Author: Ellen Whittle
Participants: Lots of people!
A truckload of southern Wyoming cavers including David Worthington, Isaac Lass, Ian Chechet and me, made the long trek up to Armpit City to join the monthly Bighorn/Horsethief Resurvey Project in October. We arrived late Friday evening after an adventurous time busting through some sloppy mud and snowdrifts, and dodging the swarms of opening season hunters. We said hello to everyone (just short of twenty in total) and hung out at the cabin for a while, but this was a crowd serious about caving: everyone was in bed by around 10 (Hans Bodenhamer would be so proud!)
The next day, everyone split into teams and project manager Will handed out well-organized kits to each team lead. Brian Gindling was to be the captain (aka Captain Beans) of our little team, which was assigned to the U line heading toward the “Pancake Universe” part of the cave. I spent the day running instruments, installing permanent survey stations, and taking inventory, while Ian shot backsights and sketched profile, and Brian sketched the plan view of the cave. We could have used an extra two or four hands each, so it was somewhat slow going. There isn’t an inch of Horsethief Cave that doesn’t have some interesting nook or cranny to look at, whether intricate gypsum needles and flowers, or impressive quantities of fossils embedded in the walls. Most importantly, we surveyed through a larger room featuring a big chunk of conglomerate rock in the middle, which we affectionately titled the Tower of Beans. I wasn’t sure if we had officially entered the Pancake Universe or not, so I decided that we were in Bean World, for no real reason.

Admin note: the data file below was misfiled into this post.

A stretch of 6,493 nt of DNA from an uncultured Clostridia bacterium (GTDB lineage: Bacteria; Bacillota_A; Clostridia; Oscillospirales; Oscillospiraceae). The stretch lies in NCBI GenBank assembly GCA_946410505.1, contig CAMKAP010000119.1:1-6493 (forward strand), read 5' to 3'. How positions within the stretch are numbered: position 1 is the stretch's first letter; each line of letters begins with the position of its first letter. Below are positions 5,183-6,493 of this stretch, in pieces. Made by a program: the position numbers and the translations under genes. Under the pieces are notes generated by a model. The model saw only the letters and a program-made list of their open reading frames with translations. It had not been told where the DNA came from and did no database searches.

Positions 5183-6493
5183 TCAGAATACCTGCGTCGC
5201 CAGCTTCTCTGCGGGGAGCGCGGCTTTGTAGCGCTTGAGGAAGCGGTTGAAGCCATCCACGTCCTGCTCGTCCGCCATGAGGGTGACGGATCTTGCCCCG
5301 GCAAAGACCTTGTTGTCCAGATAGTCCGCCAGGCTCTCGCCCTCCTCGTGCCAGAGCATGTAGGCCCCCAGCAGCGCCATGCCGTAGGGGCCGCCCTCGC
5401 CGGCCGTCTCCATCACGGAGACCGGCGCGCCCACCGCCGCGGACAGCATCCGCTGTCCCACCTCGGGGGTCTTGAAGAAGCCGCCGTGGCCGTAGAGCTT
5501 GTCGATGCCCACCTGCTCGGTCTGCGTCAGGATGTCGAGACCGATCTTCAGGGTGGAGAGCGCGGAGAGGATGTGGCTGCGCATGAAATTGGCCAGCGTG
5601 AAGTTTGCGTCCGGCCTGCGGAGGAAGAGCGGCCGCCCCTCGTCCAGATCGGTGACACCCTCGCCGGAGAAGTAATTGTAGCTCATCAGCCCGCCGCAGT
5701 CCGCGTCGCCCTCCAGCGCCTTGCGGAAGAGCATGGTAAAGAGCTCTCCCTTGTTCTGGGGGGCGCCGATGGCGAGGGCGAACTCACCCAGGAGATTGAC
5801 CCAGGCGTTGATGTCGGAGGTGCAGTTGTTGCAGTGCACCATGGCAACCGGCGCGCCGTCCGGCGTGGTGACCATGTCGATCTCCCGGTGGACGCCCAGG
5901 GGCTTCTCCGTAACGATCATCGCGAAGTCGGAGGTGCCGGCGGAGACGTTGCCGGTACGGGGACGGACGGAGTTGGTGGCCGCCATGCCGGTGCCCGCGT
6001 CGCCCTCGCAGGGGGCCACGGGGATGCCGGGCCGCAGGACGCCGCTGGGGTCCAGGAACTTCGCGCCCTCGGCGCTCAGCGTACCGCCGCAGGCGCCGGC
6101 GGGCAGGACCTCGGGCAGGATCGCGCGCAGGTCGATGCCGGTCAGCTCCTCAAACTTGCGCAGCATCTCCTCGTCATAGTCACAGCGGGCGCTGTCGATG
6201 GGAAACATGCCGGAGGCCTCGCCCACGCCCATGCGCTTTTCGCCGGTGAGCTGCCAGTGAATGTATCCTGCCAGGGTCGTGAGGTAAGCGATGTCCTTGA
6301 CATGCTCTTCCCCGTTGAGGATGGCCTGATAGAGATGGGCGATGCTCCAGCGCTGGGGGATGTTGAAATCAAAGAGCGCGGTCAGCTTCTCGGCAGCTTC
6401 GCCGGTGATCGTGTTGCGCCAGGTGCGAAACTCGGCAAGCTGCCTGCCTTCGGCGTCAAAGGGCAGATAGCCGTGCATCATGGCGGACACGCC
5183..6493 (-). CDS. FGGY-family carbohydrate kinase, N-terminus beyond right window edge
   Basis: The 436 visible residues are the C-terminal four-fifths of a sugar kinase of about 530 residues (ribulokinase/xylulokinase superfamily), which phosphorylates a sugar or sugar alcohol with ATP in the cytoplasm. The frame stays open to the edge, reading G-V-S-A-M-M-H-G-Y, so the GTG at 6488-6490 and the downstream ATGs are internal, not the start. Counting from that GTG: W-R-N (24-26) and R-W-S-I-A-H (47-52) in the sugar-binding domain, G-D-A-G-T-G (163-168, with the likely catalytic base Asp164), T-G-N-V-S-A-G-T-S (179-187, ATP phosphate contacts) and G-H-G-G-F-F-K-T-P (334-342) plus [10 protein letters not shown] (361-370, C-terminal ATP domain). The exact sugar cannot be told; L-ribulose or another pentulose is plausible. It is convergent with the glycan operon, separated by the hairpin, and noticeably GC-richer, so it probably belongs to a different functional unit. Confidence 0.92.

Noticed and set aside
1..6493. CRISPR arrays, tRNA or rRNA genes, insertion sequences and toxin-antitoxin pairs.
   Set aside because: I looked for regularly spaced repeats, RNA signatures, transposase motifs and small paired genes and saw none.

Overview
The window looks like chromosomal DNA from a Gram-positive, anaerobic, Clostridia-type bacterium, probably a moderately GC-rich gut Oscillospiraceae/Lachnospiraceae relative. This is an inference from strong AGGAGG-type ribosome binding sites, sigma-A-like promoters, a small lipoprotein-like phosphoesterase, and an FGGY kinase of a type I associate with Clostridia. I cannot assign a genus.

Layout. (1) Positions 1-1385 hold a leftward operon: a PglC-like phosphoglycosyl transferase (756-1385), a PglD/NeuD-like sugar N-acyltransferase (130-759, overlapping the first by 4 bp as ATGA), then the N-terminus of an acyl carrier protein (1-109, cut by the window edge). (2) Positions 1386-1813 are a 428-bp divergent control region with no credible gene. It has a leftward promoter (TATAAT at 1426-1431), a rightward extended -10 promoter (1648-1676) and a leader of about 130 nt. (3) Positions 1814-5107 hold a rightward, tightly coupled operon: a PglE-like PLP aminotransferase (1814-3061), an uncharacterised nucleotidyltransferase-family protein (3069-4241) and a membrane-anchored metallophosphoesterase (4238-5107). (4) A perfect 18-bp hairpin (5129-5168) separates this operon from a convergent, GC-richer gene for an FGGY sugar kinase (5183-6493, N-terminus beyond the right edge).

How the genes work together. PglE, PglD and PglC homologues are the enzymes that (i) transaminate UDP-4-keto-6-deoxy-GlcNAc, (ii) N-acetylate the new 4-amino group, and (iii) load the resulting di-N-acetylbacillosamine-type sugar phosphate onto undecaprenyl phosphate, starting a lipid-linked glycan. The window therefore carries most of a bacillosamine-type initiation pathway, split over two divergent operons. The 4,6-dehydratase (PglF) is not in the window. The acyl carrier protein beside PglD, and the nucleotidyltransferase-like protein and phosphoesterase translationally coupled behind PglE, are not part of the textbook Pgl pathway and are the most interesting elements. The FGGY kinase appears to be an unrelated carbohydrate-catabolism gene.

The day flew by, and we finished eleven survey stations before retreating back through Denise’s Crawl and emerging on the surface by 6:30 PM. W were just in time to pose for a group photo with everyone to celebrate reaching the first official mile of resurvey.
The next day, Ian and Doug Warner practiced electronic sketching with a tablet and DistoX2s. Via a Bluetooth connection, the DistoX2s directly upload data from each shot for the sketcher to guide their drawing. Everyone who gathered for the demonstration was sufficiently impressed. Although there is somewhat of a learning curve, the benefits were clear: improved accuracy, faster and more efficient survey/relay of information, and most importantly, no running out of room on the sketcher’s page!
I look forward to returning to the Horsethief survey on future trips, and encourage anyone with an interest in caving to get involved.